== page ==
New models of news, including many of the services aimed at college-aged students such as yourself are thin on substance and too-hip-for-their-own good.  New programs that feature scandal and celebrity over substance are not what I find much favor with — but trends come and go and change is always part of the equation.  Some times it requires more patience as change – including audience’s tastes – adapt.  Yes, there have been mistakes – and there are also corrections.  I suppose if you want to toss blame maybe we ought to include an education system that seems content not to teach civics or citizenship much less create an awareness or sufficient appreciation of the integral role we should responsibly play in society.
Yes Mr. Simmons there is much that is wrong but if you don’t have the stomach to be part of the solution then I am glad that you have decided to pursue a career elsewhere.  To me Sir it is better that you have been culled from the pack lest readers/audiences, including me, become saddled by your bemoaning and wailing.
Perhaps you might follow a career in  politics?  Or business? Surely there is nothing too challenging or wrong about those fields, or is there? 

Sincerely,

Peter Shaplen

A letter appearing in today’s NY Times prompts my response – Good Riddance.
The letter:
Why I Decided Against a Career in Journalism
To the Editor:

Re “Journalism’s Misdeeds Get a Glance in the Mirror,” by David Carr (The Media Equation column, July 30):
After holding top positions on my college newspaper for the last three years, I recently decided not to pursue a career in journalism. Coincidentally, Mr. Carr’s examination of the public’s lost confidence in the news media shares some of my rationale.
While he rightly criticizes the journalists in the phone-hacking scandal, he explains that they succumbed to the pressures of cutthroat competition and ruthless profit motives.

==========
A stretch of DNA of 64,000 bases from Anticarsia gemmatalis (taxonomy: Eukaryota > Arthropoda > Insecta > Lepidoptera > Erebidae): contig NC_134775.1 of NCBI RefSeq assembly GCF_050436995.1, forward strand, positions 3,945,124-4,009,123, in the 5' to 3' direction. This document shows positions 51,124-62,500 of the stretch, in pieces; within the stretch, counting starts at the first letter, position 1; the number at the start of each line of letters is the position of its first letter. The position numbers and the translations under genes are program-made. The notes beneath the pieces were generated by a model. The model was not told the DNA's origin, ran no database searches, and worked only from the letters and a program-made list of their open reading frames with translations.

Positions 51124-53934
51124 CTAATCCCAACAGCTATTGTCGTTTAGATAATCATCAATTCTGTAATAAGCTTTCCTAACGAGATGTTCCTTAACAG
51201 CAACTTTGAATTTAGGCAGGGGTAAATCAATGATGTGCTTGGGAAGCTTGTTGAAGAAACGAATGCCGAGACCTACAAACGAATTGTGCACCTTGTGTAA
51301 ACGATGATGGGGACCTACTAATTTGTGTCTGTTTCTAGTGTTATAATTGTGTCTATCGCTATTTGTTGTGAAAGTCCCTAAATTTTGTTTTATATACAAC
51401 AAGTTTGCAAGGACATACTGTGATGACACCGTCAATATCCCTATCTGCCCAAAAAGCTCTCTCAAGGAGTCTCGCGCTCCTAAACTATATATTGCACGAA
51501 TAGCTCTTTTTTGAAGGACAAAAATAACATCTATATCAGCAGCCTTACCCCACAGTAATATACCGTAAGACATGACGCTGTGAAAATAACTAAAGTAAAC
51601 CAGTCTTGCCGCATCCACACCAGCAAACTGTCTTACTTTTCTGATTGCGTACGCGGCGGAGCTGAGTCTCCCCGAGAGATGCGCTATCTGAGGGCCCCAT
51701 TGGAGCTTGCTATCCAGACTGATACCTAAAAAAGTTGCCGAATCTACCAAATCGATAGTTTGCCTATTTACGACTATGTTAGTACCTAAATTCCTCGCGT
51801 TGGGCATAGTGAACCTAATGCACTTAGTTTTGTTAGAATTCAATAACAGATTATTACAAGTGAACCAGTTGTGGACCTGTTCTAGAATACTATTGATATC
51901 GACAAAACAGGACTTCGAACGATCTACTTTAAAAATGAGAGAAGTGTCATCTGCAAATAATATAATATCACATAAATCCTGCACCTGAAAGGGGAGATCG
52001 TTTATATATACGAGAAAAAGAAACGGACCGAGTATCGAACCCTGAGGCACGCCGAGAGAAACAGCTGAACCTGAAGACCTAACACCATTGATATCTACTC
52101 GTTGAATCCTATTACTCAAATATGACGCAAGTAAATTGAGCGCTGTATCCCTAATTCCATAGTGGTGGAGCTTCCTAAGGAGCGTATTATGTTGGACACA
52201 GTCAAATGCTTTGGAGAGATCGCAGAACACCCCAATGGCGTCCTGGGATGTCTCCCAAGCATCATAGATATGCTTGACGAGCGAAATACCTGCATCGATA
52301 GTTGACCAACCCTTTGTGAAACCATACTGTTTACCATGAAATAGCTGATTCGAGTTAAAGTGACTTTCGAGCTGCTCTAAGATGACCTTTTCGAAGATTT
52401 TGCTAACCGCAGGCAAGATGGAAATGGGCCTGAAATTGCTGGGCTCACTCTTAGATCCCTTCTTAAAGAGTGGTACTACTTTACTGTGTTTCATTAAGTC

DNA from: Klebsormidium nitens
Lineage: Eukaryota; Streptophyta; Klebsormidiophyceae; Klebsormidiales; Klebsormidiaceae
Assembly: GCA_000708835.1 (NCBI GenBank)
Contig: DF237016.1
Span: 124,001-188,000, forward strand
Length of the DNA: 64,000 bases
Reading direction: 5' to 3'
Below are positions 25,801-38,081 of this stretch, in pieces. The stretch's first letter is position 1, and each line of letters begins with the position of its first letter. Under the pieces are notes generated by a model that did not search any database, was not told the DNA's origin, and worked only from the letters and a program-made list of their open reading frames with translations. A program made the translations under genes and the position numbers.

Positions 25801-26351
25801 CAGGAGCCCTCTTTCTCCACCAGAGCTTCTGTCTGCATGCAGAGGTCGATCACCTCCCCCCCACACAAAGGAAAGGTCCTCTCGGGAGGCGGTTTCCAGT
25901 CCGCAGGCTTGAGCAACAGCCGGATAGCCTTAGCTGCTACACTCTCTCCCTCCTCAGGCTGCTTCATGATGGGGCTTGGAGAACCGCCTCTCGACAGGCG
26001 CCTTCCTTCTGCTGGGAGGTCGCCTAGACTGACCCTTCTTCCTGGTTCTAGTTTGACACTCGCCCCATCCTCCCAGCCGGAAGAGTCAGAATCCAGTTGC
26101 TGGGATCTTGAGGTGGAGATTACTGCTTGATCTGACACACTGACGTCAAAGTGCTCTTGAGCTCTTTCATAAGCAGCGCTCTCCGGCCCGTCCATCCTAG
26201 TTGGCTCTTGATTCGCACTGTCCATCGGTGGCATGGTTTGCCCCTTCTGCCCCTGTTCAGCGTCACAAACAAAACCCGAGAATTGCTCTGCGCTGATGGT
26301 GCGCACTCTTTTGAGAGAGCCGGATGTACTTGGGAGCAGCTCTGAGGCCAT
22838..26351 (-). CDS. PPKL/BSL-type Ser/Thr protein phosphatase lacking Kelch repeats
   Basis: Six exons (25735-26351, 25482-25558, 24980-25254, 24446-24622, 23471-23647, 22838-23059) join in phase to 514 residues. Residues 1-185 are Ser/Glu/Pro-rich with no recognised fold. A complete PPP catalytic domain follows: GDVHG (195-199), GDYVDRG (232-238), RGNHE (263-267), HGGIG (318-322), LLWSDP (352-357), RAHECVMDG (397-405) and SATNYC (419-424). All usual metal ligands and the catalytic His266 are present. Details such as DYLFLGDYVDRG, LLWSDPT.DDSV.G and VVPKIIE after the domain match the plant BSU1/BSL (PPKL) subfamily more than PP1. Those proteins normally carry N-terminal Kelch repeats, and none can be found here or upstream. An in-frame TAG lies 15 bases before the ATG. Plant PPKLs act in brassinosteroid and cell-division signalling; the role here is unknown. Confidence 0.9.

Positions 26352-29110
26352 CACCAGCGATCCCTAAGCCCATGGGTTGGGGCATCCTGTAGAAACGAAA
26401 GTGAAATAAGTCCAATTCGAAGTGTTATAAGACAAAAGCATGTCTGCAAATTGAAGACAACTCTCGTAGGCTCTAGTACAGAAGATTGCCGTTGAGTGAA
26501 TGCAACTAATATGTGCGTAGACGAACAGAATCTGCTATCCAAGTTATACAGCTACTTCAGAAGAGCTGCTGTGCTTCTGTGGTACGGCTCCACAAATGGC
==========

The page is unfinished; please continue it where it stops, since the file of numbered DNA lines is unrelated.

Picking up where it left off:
In many ways, these journalists reacted to the demands of the consumers of their reporting: a public infatuated with the private lives of celebrities and the sordid details of their gossip, infidelities and failings. Readers, too, share some culpability for driving reporters down such a contemptible path, through their continued subscriptions and consumption of those dubious tabloids.
Perhaps when the media replace supplying the guilty pleasures of their readers with the ethical pursuit of the truth, then journalism will be the right field for me.

JAMES R. SIMMONS Jr.

I offer this response:

Dear Mr. Simmons,
I wish you well in whatever endeavor you choose and congratulate you on your decision not to pursue a career in journalism.  Obviously you dont have the fire-in-the-belly to really succeed in this field which will require creativity, stamina, perseverance, and commitment.  Forgive me, but as someone who has worked and succeeded for more than 40 years as a journalist I’d conclude from your letter that you dont seem to have the gumption.
Yes there are admittedly many troubling things about our field – corporate ownership, a troubling economy, business models which are in flux.  Sure we’re making mistakes – we tend to see things too often in terms of scorecards – who’s leading, what’s trending, what’s the latest (even when there is little that’s new or changed).  Too often it seems we hype rather than just report.  All true.
We reduce even the more complicate social issues to short and often too simple vignettes, as if that does justice to the issue.  Network news stories are pitifully abbreviated; print lines and newspaper sections are often embarrassingly thin, compared to what many of us remember only a few years ago.  
New models of news, including many of the services aimed at college-aged students such as yourself are thin on substance and too-hip-for-their-own good.  New programs that feature scandal and celebrity over substance are not what I find much favor with — but trends come and go and change is always part of the equation.  Some times it requires more patience as change – including audience’s tastes – adapt.  Yes, there have been mistakes – and there are also corrections.  I suppose if you want to toss blame maybe we ought to include an education system that seems content not to teach civics or citizenship much less create an awareness or sufficient appreciation of the integral role we should responsibly play in society.
Yes Mr. Simmons there is much that is wrong but if you don’t have the stomach to be part of the solution then I am glad that you have decided to pursue a career elsewhere.  To me Sir it is better that you have been culled you from the pack lest readers/audiences, including me, become saddled by your bemoaning and wailing.
Perhaps you might follow a career in  politics?  Or business? Surely there is nothing too challenging or wrong about those fields, or is there? 

Sincerely,

Peter Shaplen

Approval for Quotes – Shameful for Journalists and Bad for the Audience